Monday, September 26, 2016

Teacher signs strike vote in hospital bed, a day after baby born | Chicago Sun-Times

Teacher signs strike vote in hospital bed, a day after baby born | Chicago Sun-Times:

Teacher signs strike vote in hospital bed, a day after baby born

Erin Franzinger Barrett, a CTU member and teacher at Telpochcalli Elementary School, casts her strike vote from her hospital
bed a day after giving birth via C-section to her premature baby daughter. | Provided photo
Erin Franzinger Barrett, a CTU member and teacher at Telpochcalli Elementary School, casts her strike vote from her hospital bed a day after giving birth via C-section to her premature baby daughter. | Provided photo

Some teachers complained about last week’s union strike vote.


But Erin Franzinger Barrett, a special education teacher at
Telpochcalli Elementary School, couldn’t be stopped.
Not by labor. Or a hospital stay. Or a C-section that brought her daughter, Xiobhan, into the world three and a half weeks earlier than expected.
State law, which governs strike law for Chicago’s teachers, counts the vote of anyone who does not vote in a strike authorization poll as a no.
That wasn’t going to fly with her or her husband and fellow teacher, Xian Franzinger Barrett, who’s also active in the Chicago Teachers Union. They took part in the one-day April 1 teacher walkout, during which she posted a photo of herself, with her growing belly in a red T-shirt, on Facebook captioned, “Baby’s first strike.”
So a day after baby Xiobhan was born, Franzinger Barrett asked the union to deliver the paperwork to her west suburban hospital room, and she signed her name from her hospital bed. Xian, currently a substitute teacher at Saucedo Elementary School, sat across the room from her and did the same.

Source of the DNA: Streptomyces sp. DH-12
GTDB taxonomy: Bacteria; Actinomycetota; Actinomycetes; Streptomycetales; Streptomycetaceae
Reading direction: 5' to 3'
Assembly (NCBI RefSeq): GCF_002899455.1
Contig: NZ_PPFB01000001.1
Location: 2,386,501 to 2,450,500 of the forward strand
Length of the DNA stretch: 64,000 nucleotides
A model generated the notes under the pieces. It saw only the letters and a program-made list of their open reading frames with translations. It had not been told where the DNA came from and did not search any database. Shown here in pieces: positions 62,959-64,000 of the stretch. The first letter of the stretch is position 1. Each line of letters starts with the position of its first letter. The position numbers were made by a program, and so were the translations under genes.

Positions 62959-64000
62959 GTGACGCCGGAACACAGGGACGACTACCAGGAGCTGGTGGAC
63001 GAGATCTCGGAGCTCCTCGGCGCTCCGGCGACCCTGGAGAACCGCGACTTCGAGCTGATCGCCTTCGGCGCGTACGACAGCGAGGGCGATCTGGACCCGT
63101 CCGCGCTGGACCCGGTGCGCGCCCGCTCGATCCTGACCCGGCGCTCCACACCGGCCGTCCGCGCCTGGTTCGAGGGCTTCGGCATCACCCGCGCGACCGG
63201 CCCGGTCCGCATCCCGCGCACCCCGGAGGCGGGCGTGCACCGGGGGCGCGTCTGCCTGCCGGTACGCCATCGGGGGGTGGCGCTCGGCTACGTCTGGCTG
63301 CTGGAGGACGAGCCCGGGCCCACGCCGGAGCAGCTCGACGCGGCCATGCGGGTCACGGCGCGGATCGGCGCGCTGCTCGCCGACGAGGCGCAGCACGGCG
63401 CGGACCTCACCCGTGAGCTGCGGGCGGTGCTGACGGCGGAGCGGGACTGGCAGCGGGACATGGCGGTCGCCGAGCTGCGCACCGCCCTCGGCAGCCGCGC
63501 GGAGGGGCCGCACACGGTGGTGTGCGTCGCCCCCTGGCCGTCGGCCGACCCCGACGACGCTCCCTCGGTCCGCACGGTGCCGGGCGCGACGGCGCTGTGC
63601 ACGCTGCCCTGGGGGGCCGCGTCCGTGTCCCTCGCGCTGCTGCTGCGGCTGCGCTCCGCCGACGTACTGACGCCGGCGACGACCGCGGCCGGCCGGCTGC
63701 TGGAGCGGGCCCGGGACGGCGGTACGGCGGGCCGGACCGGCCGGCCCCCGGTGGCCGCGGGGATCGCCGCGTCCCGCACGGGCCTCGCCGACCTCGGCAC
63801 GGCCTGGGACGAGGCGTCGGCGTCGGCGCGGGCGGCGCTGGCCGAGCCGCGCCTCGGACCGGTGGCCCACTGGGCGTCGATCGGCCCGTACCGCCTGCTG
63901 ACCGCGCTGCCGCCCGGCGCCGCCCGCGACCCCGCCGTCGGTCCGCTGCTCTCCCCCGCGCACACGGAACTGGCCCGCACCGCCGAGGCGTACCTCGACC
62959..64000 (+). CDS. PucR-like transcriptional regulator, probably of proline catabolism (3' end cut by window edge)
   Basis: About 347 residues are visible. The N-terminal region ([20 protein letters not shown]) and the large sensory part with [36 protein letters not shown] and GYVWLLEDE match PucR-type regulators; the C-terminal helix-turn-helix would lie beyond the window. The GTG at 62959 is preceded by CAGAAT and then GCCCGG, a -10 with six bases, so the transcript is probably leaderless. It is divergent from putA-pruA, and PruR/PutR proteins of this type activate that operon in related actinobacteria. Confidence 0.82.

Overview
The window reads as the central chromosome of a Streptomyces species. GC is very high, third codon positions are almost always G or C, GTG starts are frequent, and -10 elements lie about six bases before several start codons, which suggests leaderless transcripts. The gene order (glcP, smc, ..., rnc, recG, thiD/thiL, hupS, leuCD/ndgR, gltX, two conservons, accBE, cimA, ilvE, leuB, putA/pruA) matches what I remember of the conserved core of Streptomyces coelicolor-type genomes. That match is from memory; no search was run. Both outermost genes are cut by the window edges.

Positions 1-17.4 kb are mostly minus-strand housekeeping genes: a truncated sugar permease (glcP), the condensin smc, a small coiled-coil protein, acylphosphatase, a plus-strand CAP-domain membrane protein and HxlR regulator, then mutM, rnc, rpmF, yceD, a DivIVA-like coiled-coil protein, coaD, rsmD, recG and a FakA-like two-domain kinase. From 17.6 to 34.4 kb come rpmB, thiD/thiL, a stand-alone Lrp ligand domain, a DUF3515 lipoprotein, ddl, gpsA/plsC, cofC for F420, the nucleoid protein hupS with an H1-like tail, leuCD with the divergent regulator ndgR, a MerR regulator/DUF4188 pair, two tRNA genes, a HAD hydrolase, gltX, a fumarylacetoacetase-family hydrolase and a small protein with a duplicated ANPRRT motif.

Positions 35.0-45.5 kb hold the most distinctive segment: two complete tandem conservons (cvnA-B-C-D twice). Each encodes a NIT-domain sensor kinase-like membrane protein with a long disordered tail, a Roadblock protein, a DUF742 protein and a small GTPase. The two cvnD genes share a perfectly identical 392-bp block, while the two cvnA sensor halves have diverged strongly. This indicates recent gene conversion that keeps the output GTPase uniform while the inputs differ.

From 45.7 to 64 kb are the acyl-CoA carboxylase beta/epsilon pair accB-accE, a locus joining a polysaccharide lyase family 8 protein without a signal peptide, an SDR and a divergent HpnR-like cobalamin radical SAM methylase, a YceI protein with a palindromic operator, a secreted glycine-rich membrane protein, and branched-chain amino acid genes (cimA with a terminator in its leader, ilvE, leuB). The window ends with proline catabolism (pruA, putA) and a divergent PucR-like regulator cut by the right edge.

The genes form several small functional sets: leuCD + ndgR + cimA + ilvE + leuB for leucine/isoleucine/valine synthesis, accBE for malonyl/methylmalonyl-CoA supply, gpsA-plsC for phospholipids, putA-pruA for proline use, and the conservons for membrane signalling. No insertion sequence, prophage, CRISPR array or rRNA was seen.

Their baby girl — the reason they both say they voted to strike — lay in a nursery bassinet, with anti-jaundice lights on her and a “baby ski mask on so it doesn’t hurt her eyes.”
“I would like my daughter to be able to go to a Chicago public school someday,” the mother said. “I would like her to be able to go to the school where I work, which is on my block, It’s an absolutely wonderful neighborhood school.
“If we don’t get a good contract, if we keep losing power and losing power to the mayor and the Board and the people who make decisions who have no business messing with the lives of children in Chicago, there won’t be schools,” she said.
| Provided photo
| “To lose your job and your benefits right before the birth of your child — now we know your premature child — it’s really hard,” he said. | Provided photo
Her husband, has been laid off three times from CPS teaching jobs, and he suspects that the social justice work he has done with his students has made him an easy target. The last layoff was the toughest because it came this summer, as the couple prepared to welcome a child.
| Provided photo
| Xian Franzinger Barrett holds his newborn daughter, Xiobhan. “To lose your job and your benefits right before the birth of your child . . . it’s really hard,” he said. | Provided photo
“To lose your job and your benefits right before the birth of your child — now we know your premature child — it’s really hard,” he said. “I didn’t do anything wrong. The people who screwed up the finances of the district didn’t show up every day at Gage Park or Brighton Park or Julian and teach kids remarkably well,” he said.
“I think we need to think really hard about what we fight for in this strike,” he added.
The results from three days of voting last week will be announced as soon as Monday. The CTU reported that about 2,000 members didn’t vote in December’s strike authorization vote, when 88 percent of its membership approved a possible walkout. State law also requires the union to get 75 percent of its eligible voting members to say yes.
CTU leadership says they don’t want to strike. Negotiations are set to intensify this week with the Board of Education. The union also will hold a special meeting Wednesday for the House of Delegates, the union’s governing body, to talk about the next steps. Setting a strike date falls to the delegates.
The Board of Ed has said it wants to give teachers the most generous possible raise the cash-strapped system can afford.
Teacher signs strike vote in hospital bed, a day after baby born | Chicago Sun-Times:

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